Competition is increasing referral rates
I write in respect of the 16% increase in primary care referrals to secondary care in the first quarter of 2008/9.
I believe the factors you describe are valid and real but I think you are omitting an important issue.
With Darzi practices being set up all around us we are keen to keep our patients very happy - not only in terms of access to our own services in primary care but also secondary care services.
Increasingly competitive pressure among established practices and new APMS providers will result in the gatekeeper role of GPs being eroded as 'patient power' is enhanced. GPs harbour the very real fear that Darzi practices will erode their list, and consequently income, if patients are not kept completely happy.
I openly ask if the great Lord Darzi thought of this consequence of his reforms?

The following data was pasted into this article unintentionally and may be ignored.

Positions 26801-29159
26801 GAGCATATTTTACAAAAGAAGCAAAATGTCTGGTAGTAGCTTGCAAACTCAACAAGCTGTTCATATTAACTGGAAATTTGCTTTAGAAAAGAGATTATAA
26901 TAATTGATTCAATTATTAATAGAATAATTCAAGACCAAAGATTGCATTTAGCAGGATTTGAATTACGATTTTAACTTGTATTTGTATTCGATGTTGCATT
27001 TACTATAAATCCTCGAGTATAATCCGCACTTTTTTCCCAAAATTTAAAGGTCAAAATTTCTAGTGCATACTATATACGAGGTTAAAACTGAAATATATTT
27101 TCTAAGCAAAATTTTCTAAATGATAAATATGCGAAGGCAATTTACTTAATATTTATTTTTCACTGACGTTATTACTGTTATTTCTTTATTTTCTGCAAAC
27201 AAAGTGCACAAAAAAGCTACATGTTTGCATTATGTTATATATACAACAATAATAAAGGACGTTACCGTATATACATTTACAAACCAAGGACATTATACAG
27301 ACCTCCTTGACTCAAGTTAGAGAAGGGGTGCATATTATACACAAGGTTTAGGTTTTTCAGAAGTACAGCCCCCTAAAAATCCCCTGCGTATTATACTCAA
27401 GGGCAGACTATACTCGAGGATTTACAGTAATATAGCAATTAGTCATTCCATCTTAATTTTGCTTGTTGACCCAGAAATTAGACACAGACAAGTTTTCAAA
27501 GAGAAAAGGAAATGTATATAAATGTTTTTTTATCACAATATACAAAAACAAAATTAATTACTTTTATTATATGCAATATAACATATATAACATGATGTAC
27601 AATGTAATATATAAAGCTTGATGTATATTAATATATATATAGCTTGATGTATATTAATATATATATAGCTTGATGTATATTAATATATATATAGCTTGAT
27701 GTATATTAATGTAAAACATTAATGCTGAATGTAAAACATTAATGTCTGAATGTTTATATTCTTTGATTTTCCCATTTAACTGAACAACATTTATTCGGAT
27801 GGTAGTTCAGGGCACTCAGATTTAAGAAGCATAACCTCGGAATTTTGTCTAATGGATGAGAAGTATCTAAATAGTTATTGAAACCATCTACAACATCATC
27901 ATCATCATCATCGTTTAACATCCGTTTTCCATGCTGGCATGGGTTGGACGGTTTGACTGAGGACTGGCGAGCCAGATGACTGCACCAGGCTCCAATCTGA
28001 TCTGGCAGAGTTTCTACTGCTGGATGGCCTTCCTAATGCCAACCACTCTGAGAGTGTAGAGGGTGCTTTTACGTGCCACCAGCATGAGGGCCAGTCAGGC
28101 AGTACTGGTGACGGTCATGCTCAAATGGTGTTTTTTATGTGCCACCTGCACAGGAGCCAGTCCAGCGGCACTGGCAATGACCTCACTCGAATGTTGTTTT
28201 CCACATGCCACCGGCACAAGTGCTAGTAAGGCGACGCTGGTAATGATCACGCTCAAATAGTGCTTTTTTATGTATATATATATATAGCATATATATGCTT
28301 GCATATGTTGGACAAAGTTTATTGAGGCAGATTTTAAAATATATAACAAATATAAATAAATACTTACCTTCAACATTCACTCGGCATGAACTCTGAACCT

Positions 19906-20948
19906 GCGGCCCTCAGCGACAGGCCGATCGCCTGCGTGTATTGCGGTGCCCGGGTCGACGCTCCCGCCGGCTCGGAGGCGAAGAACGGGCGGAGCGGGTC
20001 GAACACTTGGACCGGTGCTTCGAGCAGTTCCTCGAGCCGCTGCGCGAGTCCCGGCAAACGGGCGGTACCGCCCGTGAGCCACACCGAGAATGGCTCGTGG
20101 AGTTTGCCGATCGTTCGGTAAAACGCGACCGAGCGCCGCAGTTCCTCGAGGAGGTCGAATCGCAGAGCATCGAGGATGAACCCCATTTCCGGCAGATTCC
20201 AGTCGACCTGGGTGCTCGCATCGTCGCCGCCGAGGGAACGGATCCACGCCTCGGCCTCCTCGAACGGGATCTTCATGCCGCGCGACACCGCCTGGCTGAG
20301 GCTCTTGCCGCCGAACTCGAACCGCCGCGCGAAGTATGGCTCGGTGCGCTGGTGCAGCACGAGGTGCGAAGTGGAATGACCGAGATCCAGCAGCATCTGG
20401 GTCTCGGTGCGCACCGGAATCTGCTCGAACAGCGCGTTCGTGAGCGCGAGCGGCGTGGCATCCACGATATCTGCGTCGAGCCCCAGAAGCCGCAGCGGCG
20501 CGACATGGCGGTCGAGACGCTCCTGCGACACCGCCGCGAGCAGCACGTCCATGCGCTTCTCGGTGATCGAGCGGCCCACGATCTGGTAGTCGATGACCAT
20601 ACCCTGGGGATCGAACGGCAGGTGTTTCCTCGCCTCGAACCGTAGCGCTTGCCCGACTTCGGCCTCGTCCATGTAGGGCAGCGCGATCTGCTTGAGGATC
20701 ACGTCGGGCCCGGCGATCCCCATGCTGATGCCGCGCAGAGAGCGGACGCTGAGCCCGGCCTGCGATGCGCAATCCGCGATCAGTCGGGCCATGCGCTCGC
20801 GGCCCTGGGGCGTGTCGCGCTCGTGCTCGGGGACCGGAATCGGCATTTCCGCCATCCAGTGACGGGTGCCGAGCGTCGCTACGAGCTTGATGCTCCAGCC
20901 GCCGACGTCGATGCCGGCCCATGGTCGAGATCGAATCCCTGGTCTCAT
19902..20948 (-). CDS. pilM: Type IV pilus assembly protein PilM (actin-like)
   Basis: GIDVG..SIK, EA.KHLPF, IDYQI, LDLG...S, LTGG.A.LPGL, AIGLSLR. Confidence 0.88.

Dr Michael Milner, Saltburn, Cleveland
The increase in referral rates from GP practices is continuing and many PCTs have started monitoring it and taking indirect action against the outstanding practices.
However, there are many reasons for the increase, such as the discontinuation of consultant to consultant referral, early discharge and the policy of telling the patient to go to their GP and ask for referral to speed things up. And there are a host of other players involved, such as NHS Direct, out-of-hours staff, casualty staff, pharmacists, ambulance crews and so on. Certainly, GPs should not be blamed for it.
Dr Nagy Gabriel, Ramsgate, Kent